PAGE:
Howard W Campbell Jr. sits in an Israeli jail, an American-born German national waiting to be tried as a Nazi war criminal in 1961. This is his story.
Howard Campbell moved to Germany as a child, grew up there, and became a renown playwright and author. He married one of the actresses in the theatre troupe who performed his pieces, and the two of them lived and loved as a nation of two, completely self contained and wrapped up in each other to the exclusion of politics and external forces. They lived in relative affluence, even after the beginning of the war.
When war broke out, Campbell was propositioned by some high-up Nazi officials, thanks to his playwriting eloquence, to host a radio show championing the Nazi cause. So successful was his show that neo-Nazis in the years after the war all over the world rated Campbell as a their one hero, a sane man in a world gone mad. How Campbell managed to be such a man, and what kind of a man his is now, becomes revealed as the story progresses.
Kurt Vonnegut is, without a doubt, one of the best authors of the twentieth century. (I would say of all time, but I haven't read enough to make that proclamation.) His way with words is untouchable; he is immediately identifiable by his style, and as soon as I start reading something by him I get a stupid smile on my face because he's JUST SO GOOD. His style is defined by his trademark direct address of the reader, his first person narration, and his blurring of fiction with fact. His writing is important. It deals with morality, the human condition, the American dream. It talks more honestly about what men will do in war and what war means than any other author I've read. Vonnegut's writing is deceptively simple; it feels like you're breezing through the story, but if you aren't careful he'll catch your breath and lead you somewhere that makes you not like yourself. I don't feel like I can do Vonnegut justice even in a review, but what I will do is give you some of my favourite quotes from the book, so you can see just how clever he is:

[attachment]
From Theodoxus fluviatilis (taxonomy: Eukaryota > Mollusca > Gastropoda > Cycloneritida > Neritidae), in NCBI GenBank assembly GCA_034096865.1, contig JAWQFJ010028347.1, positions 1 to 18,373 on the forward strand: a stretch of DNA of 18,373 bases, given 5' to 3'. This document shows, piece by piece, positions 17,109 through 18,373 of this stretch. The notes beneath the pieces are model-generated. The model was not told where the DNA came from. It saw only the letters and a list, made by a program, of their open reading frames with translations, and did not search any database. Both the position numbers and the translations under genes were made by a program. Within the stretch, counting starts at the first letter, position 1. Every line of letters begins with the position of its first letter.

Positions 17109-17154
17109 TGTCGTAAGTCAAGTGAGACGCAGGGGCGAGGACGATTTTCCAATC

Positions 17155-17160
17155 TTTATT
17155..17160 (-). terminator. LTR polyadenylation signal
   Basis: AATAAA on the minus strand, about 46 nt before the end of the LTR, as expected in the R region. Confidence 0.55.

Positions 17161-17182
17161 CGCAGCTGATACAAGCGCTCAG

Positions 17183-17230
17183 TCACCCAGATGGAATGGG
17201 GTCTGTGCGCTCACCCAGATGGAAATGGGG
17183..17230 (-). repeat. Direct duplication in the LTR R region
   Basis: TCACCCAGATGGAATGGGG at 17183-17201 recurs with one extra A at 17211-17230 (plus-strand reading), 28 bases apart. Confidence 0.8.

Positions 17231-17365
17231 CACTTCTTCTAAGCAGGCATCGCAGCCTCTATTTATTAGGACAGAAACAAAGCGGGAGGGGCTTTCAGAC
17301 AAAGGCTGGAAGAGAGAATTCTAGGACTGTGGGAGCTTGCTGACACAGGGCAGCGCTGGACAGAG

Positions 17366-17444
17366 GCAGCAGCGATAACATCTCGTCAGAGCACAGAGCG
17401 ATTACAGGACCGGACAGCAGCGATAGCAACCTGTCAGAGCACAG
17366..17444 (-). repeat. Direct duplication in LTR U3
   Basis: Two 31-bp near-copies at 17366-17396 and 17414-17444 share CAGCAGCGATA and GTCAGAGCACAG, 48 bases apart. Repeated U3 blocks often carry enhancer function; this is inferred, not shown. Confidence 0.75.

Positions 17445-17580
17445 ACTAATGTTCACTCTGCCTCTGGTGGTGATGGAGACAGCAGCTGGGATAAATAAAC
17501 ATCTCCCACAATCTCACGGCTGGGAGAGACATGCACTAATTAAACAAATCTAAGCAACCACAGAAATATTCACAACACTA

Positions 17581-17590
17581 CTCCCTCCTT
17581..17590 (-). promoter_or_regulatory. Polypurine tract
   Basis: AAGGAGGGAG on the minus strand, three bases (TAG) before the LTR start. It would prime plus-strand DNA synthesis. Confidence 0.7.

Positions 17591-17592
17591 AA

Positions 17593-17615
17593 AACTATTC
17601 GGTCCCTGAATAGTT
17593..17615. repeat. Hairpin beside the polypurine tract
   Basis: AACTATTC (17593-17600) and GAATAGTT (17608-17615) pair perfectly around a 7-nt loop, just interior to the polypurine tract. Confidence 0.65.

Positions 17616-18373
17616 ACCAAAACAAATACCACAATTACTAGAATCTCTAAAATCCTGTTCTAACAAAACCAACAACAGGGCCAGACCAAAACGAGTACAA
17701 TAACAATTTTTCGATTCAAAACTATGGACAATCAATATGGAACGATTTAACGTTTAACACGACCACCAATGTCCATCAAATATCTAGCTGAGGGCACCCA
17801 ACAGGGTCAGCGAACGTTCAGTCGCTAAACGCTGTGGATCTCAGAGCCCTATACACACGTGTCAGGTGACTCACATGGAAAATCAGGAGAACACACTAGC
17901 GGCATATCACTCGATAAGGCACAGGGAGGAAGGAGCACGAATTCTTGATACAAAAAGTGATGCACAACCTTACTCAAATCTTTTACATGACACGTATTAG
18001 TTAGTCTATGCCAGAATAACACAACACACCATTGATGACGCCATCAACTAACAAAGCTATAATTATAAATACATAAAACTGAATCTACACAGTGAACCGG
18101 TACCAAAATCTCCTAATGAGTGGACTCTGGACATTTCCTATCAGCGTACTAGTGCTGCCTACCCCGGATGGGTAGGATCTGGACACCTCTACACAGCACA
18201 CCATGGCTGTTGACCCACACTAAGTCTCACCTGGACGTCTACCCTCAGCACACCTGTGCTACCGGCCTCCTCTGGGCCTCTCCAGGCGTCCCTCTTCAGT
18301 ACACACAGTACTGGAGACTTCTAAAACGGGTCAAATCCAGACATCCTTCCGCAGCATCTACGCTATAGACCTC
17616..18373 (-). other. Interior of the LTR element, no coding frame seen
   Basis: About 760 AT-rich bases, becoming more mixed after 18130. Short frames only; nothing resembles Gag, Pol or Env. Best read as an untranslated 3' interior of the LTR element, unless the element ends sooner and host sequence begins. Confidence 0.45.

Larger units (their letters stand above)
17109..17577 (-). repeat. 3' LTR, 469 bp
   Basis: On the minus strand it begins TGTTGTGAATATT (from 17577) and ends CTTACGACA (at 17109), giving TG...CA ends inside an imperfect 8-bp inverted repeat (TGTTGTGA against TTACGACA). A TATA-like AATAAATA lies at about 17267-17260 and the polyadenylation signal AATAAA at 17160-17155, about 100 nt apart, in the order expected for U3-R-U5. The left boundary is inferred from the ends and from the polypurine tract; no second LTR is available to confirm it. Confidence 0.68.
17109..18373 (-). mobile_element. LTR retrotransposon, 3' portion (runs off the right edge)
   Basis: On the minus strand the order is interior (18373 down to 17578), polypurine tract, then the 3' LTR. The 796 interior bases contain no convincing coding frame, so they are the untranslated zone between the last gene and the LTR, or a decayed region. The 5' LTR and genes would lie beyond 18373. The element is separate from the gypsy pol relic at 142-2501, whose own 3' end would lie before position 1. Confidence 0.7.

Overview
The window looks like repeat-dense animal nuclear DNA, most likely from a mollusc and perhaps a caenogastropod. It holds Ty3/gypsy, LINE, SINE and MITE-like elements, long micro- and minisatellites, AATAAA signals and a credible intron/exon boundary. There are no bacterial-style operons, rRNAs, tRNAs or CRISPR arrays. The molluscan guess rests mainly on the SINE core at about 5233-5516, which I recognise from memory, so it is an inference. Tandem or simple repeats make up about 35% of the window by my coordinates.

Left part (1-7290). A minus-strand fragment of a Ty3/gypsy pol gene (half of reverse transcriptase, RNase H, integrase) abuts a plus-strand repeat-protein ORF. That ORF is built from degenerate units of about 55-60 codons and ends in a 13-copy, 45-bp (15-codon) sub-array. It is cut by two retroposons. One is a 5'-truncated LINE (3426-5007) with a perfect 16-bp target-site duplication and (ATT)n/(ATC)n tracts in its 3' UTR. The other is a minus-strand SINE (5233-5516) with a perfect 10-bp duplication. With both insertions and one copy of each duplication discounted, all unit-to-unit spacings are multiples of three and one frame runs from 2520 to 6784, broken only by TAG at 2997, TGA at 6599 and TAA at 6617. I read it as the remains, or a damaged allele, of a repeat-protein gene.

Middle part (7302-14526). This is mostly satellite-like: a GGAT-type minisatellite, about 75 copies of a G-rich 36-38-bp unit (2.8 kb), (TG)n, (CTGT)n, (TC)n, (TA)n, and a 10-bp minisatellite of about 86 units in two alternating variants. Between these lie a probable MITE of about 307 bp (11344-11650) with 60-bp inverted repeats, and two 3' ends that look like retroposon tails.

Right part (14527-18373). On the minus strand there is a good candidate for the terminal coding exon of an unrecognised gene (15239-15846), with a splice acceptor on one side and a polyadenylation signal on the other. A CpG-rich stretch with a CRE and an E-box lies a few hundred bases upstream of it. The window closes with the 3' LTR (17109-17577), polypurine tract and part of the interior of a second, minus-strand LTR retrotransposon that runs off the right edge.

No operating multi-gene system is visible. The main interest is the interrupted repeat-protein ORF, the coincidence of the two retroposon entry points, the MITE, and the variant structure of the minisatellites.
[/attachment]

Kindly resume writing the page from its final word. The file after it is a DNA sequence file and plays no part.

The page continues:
”The women on the cover had breasts like cantaloupes, hips like horse collars, and their rags were the pathetic remains of nightgowns by Schiaparelli. The women in the photograph were as pretty as catfish wrapped in mattress ticking.”
”From some other chamber in the cellar, partly soundproofed, came the idiotically monotonous banging of target practice.”
”Jones wasn't completely crazy. The dismaying thing about the classic totalitarian mind is that any given gear, though mutilated, will have at its circumference unbroken sequences of teen that are immaculately maintained, that are exquisitely machined.”
For the love of God, everybody should read Vonnegut. In a time where war is a constant reality (even though for those of us lucky enough to be in the western world, it's far away), reading about war and the human condition written by a man who survived Dresden is a huge privilege and an enriching life experience. A warning, though: my significant other went on a Vonnegut binge and after reading the fourth book in a row got really depressed. So read Vonnegut, then read something happy.
Breakfast of Champions? Cat's Cradle? Bagombo Snuff Box? This list goes on.
|Publisher:||Dial Press Trade Paperback|
|Year published:||1999 (reprint edition)|
|Genre(s):||War, Contemporary literature|